Insurance Company Files Suit to Avoid Wrongful Death Lawsuits
If you don’t know how insurance works, here’s a brief refresher. A policyholder purchases a policy from the insurance company, and the policy indemnifies the policyholder. In other words, the insurance company takes on liability from the policyholder to pay out the claim. That’s how it works for car accidents. It also works that way for commercial trucking companies.
However, commercial trucking companies generally purchase several different types of policies. For one, they may purchase a traffic liability policy that pays out when someone is injured by one of their drivers. They may also purchase a workers’ compensation policy to protect their employees from on-the-job injuries. The workers’ compensation policies also pay out death benefits.
Why did we take that refresher course? Because one insurance company, Knight Specialty, has filed a lawsuit in federal court seeking to avoid liability on a claim made by Jacksonville Transportation regarding two of its drivers. The insurance company says that they don’t cover the company’s employees, they only take on liability for accidents involving employees where another person is injured.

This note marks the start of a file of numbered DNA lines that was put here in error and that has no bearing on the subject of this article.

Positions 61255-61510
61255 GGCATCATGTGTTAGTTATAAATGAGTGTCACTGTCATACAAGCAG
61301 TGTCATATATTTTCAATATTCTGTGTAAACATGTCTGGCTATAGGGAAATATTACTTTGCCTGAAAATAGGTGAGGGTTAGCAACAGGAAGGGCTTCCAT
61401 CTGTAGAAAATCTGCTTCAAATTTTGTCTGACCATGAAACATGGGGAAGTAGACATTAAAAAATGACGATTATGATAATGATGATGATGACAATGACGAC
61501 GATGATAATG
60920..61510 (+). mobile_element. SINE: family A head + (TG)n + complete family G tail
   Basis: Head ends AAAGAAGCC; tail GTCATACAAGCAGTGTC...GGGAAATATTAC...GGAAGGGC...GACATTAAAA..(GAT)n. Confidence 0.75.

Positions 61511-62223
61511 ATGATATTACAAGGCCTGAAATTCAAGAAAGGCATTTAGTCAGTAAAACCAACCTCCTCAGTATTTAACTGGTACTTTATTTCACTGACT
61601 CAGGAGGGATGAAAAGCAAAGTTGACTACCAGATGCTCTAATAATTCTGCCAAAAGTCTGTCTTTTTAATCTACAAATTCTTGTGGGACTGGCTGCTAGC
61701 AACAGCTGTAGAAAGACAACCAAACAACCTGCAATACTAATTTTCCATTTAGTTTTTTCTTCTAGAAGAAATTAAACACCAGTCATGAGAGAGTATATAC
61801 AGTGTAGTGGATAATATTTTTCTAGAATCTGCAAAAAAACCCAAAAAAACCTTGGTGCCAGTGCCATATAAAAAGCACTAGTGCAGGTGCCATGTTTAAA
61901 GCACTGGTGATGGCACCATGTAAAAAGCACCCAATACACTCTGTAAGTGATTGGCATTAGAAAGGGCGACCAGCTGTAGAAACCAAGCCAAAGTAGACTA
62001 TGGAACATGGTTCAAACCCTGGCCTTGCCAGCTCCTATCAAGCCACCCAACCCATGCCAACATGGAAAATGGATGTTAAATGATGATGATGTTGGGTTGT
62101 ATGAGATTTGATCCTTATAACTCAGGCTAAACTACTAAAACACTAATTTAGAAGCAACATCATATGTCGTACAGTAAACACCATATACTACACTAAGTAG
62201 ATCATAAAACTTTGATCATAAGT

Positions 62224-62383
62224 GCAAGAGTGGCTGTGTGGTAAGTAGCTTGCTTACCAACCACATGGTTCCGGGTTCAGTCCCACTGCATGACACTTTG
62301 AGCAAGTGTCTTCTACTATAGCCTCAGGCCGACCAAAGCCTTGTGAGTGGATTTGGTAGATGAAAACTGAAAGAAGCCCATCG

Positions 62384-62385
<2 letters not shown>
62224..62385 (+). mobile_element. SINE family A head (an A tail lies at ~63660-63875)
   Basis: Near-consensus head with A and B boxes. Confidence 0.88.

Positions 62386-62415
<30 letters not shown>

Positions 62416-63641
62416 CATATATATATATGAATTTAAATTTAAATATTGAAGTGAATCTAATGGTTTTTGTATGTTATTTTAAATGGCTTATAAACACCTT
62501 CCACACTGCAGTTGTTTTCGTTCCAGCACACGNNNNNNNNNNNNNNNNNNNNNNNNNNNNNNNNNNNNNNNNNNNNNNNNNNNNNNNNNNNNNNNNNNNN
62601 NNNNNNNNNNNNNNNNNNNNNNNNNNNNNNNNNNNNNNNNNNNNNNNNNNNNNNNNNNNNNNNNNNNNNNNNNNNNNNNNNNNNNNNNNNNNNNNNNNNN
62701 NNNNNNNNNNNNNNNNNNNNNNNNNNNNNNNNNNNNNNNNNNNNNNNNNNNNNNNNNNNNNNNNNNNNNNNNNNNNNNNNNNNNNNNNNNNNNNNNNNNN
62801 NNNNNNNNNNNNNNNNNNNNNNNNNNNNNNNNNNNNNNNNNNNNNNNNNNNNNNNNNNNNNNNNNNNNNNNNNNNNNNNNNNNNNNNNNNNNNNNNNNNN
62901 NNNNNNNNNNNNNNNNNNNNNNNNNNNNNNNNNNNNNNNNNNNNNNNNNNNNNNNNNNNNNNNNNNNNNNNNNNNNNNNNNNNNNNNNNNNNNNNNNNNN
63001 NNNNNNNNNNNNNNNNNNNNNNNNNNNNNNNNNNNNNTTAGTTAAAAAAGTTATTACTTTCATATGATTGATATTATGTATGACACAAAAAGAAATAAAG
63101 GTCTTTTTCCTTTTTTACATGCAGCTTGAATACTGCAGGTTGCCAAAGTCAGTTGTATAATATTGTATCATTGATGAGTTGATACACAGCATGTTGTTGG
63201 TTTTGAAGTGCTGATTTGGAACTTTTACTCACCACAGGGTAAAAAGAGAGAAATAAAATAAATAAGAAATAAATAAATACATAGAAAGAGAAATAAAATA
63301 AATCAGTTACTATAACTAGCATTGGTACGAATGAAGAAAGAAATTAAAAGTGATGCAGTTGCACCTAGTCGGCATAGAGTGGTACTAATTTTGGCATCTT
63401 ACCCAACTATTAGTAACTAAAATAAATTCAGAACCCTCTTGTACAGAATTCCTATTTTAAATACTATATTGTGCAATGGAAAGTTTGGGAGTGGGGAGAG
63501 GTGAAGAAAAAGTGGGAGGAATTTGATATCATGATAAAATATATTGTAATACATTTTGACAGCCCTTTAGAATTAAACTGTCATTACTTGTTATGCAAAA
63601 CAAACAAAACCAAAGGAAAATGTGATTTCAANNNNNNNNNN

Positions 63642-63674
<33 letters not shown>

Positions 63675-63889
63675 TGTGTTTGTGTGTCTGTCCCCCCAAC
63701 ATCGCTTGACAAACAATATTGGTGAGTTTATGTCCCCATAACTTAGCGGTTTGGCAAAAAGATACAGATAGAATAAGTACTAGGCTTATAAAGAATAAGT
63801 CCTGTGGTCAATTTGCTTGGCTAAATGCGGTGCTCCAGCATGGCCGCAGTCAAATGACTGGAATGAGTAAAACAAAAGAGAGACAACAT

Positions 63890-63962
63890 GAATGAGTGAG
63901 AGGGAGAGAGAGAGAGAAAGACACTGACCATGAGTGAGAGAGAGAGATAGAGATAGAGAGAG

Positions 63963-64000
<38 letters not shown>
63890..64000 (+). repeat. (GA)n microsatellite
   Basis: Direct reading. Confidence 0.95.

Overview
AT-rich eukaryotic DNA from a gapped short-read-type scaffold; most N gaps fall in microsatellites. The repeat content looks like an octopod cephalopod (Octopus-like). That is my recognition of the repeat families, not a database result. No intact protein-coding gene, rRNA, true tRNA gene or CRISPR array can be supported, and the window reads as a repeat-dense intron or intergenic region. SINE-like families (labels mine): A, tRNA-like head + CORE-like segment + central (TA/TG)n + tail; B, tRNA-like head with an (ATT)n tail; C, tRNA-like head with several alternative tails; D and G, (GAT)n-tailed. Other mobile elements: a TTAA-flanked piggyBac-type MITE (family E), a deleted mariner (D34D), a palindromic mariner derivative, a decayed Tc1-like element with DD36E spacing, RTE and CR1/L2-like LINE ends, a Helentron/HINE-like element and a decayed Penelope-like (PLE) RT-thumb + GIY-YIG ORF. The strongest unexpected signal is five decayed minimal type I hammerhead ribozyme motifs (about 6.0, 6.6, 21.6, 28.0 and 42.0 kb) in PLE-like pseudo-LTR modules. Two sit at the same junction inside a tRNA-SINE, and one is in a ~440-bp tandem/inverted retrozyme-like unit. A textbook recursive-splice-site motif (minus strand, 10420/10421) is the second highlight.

This is the simplest part of the lawsuit. Two drivers for Jacksonville Transportation were killed when their tractor-trailer struck another tractor-trailer. The estate of one of the men (the one who was not driving) filed a lawsuit against Jacksonville Transportation and the other man in the truck, the driver, who was also killed. Jacksonville Transportation’s policy, the insurance company said, excludes employee-injuries and death. If successful, Knight Specialty will not be required to indemnify or defend Jacksonville Transportation.
Independent Contractors versus Employees
One of the most arbitrary but meaningful distinctions under the law is the question of independent contractors versus employees. Jacksonville Transportation claims the plaintiff was an independent contractor—not an employee. Many truck drivers do work as independent contractors, while others are considered employees of their company. The distinction between the labels determines how the individual is paid, whether or not they get overtime and other protections under the law. For that reason, employers favor independent contractors to employees.
In other words, whether or not Knight Specialty pays the claim could hinge on whether or not the plaintiff was considered a contractor or an employee. Knight Specialty wants to argue that the plaintiff “was within the course and scope” of his agreement and hence an employee. Meanwhile, the plaintiffs are arguing that the man was asleep while the other man was driving. The driver, in this case, appears to be responsible for the accident. So the case could depend on whether or not the deceased was sleeping when the accident occurred.
Talk to a Truck Accident Lawyer Today
If you’ve been involved in a crash with a commercial truck, you are entitled to recover damages related to your injuries, lost wages, and reduced quality of life. Call the Tampa truck accident lawyers at the Matassini Law Firm today to learn more.